Tropico 6 Review - World Stage

  • First Released Mar 29, 2019
  • PC

Absolute power.

Tropico 6 is not a fair game. It positions you as not only the head of a small island nation, but also on a political stage with far greater powers than yours. Be those forces colonial, imperialist, or capitalist, your job is to keep your nation stable against both the tides of external forces and the demands of the citizens in your charge. That's a heavy premise that gets diluted a bit with tongue-in-cheek humor, but the parallels between your fictional country and many real-world iterations throughout history are extensive. Those frictions, in many ways, are what makes Tropico an interesting and vivacious playground for those who want some nation-building with their city simulators.

Your path through Tropico is a relatively simple one, given context and complexity by new systems that progressively stack on top of one another. In much the same way that our real-world economies are heavily influenced by trade, treaties, and demand, so too will your fledgling nation-state.

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At the outset, you'll have little more than a few shacks, shops, farms, and a lump sum to kickstart your nascent economy with infrastructure and business investment. Economic growth and innovation don't simply happen, though. There are a few necessary components you'll have to stitch together before you have even a rudimentary economy. Agriculture, roads, and teamsters are the absolute basics--grow the food and move it to the people. Creating and moving goods largely works the same regardless of what it is, but the complexity comes from layering the skeleton of metal or oil transport on top of the systems that keep people fed and healthy. Ports and supply depots, roads and laborers can only handle so much.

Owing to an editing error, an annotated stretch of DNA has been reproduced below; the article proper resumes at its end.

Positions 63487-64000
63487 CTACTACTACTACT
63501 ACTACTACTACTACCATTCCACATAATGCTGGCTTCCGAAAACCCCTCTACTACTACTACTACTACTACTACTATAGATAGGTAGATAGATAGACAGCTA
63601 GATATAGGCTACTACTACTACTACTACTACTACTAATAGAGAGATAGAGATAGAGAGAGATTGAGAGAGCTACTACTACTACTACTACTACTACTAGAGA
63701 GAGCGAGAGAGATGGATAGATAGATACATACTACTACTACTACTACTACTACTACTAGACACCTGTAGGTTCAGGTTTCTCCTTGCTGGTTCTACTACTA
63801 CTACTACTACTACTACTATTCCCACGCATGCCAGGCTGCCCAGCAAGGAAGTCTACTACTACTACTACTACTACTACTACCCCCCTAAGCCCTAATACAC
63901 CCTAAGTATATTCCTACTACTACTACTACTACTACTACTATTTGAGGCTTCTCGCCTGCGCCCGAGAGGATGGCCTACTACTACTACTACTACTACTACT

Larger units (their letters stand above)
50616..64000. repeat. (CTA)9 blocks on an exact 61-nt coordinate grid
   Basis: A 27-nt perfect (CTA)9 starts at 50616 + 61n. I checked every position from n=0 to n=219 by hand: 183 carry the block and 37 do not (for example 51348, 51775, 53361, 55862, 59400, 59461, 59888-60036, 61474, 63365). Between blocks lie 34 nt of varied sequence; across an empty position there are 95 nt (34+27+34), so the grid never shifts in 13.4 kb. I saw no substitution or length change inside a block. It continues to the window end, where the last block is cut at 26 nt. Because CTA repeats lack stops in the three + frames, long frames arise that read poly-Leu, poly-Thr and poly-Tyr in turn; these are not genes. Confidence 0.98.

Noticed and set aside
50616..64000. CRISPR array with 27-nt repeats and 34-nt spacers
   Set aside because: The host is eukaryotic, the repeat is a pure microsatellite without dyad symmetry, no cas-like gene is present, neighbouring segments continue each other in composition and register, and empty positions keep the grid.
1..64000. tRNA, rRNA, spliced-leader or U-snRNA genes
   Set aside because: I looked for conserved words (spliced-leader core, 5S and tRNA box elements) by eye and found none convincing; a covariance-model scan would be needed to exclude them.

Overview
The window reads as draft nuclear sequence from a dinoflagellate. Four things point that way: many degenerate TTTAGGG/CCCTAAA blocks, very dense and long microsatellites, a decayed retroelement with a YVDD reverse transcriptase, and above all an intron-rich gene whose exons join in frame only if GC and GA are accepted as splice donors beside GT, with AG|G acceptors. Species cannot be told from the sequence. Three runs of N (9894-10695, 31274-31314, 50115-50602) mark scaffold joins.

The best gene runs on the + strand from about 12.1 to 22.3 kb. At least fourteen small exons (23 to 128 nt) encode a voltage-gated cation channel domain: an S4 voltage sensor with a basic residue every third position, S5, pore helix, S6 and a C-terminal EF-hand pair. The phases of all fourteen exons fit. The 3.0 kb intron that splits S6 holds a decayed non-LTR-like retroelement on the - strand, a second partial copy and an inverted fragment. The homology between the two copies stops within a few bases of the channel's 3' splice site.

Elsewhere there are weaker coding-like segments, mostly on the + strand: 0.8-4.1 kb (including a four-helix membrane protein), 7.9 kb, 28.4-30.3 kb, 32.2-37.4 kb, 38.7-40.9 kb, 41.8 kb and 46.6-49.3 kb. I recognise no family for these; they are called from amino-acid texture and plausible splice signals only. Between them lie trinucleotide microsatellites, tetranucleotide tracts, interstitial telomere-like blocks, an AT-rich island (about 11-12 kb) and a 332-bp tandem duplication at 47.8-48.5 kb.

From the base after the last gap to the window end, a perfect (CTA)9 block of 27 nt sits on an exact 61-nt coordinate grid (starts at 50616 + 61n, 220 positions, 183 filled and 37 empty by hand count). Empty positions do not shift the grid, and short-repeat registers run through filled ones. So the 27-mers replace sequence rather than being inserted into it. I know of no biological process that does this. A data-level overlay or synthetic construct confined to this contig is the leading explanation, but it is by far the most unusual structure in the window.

On their own, these mechanisms would work well enough. The basics of the genre have been honed for almost three decades now, and little has changed in the sense that most city builders use stocks and flows--moving some resource to its consumer in progressive stages. Tropico is distinct, though, in many respects beyond even its central premise because of its detail-oriented approach. It contrasts with its contemporaries by following not only each individual, but for simulating even small changes in living conditions.

Because this nation is dictatorial from the outset, you're also given control over just about everything. How well are the teamsters paid? The houses furnished? Are you letting your people live in shacks? This moves down another level, too, because as time goes on, the populace evolves quite organically. Different factions come together on their own. Most of the time, they'll support political moves that match their own self-interest, but not always. Propaganda, trade, international political movements, and even disasters will have marked effects on the social fabric, too.

Such detail isn't for its own sake; how you play is critically dependent on the political forces at work. Corruption is useful, as it can be a cheap, quick way to consolidate power. But that risks exacerbating the underlying social issues. Still, because there's an element of roleplaying--you create your own avatar, decorate your palace, and even have a private bank account to squirrel away cash--the mechanics are built out to support a variety of choices.

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You can, hypothetically, push people to their limit and bail on the country, but it's a lot more satisfying to tackle the challenge of managing dynamic international political relations--avoid invasion, keep your people healthy and happy and lead the world in research. That's not the only viable path, but the rewards are largely self-evident and act as a scalable difficulty curve that you are encouraged to approach. Many paths are intrinsically rewarding for those that like to see the productivity of their people or their nation climb, but transitioning into a vibrant, prismatic tourist hotspot can bear aesthetic marvels all its own. The island can feel a bit like caretaking dozens of Tamagotchi, and the satisfaction just as palpable.